Peer Reviewed


Progressive Cutaneous Scleroderma

Sebastian J. Ksionski, MD, and Laurie Willhite, PharmD
Hennepin County Medical Center, Minneapolis, Minnesota

Sebastian J. Ksionski, MD, and Laurie Willhite, PharmD
Hennepin County Medical Center, Minneapolis, Minnesota

Ksionski SJ, Willhite L. Progressive cutaneous scleroderma. Consultant. 2016;56(8):765-766.


A 60-year-old woman presented with painful and sclerotic hands and fingers. She had been an airline attendant but had to quit her job as a result of the pain and her inability to use her hands over the past 7 years.

History. The patient recently had been seen by a pain physician, had been started on opioids, and had received stellate ganglion blocks that had yielded very little relief. A rheumatologist had prescribed methotrexate and corticosteroids in an attempt to stop excessive overproduction of connective tissue and to help control her disease state, which also did not help. She had opted out of tacrolimus therapy, which can soften the fibrosis but also is associated with an increased risk of malignancy.1

Physical examination. The patient had no lung or heart problems or complaints. No vascular abnormalities or telangiectasia were seen on examination. Her fingers were unable to be opened or flexed and were wooden-like on palpation; some digits were missing from self-amputation with chronic pain (Figures 1 and 2).

missing digits
Figure 1. The patient's hands at presentation.

normal hands
Figure 2. A photograph of the patient’s hands 15 years before presentation.


The woman received a clinical diagnosis of progressive cutaneous scleroderma.

Discussion. Localized scleroderma has an estimated prevalence of 50 per 100,000 before age 18 years and 220 per 100,000 by age 80.1 Scleroderma is a chronic autoimmune disorder that is manifested by excess synthesis and deposition of collagen in skin and connective tissue.1 

Vascular abnormalities occur as Raynaud phenomenon and swelling of the acral portions of the extremities, with thickening of the skin of the fingers as the most common complaints in CREST syndrome (calcinosis, Raynaud phenomenon, esophageal dysfunction, sclerodactyly, and telangiectasia). Cutaneous manifestations were the only findings present in our patient’s case. Generalized scleroderma, on the other hand, can affect the cardiovascular and pulmonary systems; kidney failure may occur in severe cases.2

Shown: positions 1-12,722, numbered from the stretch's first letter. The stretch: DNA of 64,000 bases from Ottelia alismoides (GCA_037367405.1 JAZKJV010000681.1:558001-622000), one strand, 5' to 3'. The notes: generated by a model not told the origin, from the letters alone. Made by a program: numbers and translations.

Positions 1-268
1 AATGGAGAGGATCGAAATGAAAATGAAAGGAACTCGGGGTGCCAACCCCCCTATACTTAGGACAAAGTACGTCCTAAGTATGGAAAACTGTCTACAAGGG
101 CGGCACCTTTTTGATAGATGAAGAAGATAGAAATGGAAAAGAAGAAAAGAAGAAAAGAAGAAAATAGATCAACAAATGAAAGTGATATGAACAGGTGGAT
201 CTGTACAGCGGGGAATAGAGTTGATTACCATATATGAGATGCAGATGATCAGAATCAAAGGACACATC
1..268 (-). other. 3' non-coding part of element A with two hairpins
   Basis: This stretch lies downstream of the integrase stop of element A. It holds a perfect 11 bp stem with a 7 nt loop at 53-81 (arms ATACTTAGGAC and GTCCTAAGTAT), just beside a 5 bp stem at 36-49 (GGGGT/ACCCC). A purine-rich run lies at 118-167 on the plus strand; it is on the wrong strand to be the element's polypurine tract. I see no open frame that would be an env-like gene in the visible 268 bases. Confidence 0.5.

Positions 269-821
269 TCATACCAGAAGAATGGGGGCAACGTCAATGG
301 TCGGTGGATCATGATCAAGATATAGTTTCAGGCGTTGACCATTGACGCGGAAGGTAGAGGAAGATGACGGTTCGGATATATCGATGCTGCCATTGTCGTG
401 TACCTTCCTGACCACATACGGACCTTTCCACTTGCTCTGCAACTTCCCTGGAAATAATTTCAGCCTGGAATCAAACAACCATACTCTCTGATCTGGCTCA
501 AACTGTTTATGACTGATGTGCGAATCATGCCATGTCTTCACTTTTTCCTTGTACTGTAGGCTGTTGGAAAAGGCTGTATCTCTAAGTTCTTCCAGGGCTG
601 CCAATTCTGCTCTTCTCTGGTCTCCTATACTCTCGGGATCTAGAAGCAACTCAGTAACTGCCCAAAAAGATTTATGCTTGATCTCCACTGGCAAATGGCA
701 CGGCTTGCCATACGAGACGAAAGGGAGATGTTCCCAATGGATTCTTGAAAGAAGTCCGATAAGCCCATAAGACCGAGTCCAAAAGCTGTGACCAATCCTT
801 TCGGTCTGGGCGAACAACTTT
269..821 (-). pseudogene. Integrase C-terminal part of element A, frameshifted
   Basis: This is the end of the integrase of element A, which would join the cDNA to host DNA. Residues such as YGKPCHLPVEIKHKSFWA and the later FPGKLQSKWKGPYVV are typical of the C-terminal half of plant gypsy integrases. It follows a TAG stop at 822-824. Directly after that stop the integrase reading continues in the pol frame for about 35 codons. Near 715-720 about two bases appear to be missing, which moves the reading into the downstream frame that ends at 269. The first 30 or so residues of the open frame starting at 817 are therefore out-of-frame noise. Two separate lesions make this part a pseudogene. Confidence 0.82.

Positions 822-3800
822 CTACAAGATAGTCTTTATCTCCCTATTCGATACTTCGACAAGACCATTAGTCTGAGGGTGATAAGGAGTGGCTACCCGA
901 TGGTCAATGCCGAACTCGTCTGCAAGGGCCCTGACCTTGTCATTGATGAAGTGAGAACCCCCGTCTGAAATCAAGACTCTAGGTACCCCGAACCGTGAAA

The usual skin presentation in progressive localized scleroderma includes sclerotic fibroblasts (myofibroblasts) in the dermis that are capable of multiple replicative passages; this often affects the arms, face, and legs.3 The skin in affected areas often takes the form of morphea—patches or linear bands that become thick, hard, and discolored.2,3 Morphea usually is not progressive; however, if it is progressive, as in progressive cutaneous scleroderma, it may lead to disfiguring and debilitating deformities, especially in the limbs.

Outcome of the case. Consultation with a pain psychologist was recommended to help the woman cope with her painful hands and to help her be more independent, including managing even simple everyday activities. She also obtained custom-made utensils (Figure 3) and other items of daily living.

spoon for scleroderma
Figure 3. Custom utensils such as this spoon were fashioned to help the woman eat.


A topical compounded cream containing 10% ketamine, 2% baclofen, 6% gabapentin, 6% verapamil, and 3% pentoxifylline also was started, focused on reducing fibrosis and peripheral neuropathy.3 Within a month of using this cream, the patient noticed remarkable improvement in sensation and pain, so much that we were able to begin weaning her from chronic opioid therapies. At a 3-month follow-up visit, she was visually excited and tearful, reporting that “the cream is the only thing that truly works for my hands.” She reported “feeling her fingers again” as an indicator that her hand pain and sclerotic/fibrotic digits had some return of sensation.

The compounded cream’s active ingredients, which address the vascular perfusion and inhibition of certain receptors (pentoxifylline)4 and the up-regulation of collagenase and collagen breakdown (verapamil),5 in conjunction with the regulation of calcium channels and pain transmitters (gabapentin and ketamine)6-8 and potential improvements in soft tissue relaxation with analgesic properties (baclofen),9 make this combination very effective.

Physical therapy would have been an appropriate treatment prior to self-fusion of her joints; however, at this stage the joints are fused and sclerotic. Opioids should be viewed as a means of pain control when other conservative therapies and medications have failed. Spinal cord stimulation could be a good final option to help with the neurogenic pain, given the responses to the stellate blocks if topical therapy were ineffective.

Six months into her continued daily use of the compounded cream, the patient had been weaned from most of her short-acting hydrocodone/acetaminophen and had completely discontinued fentanyl.


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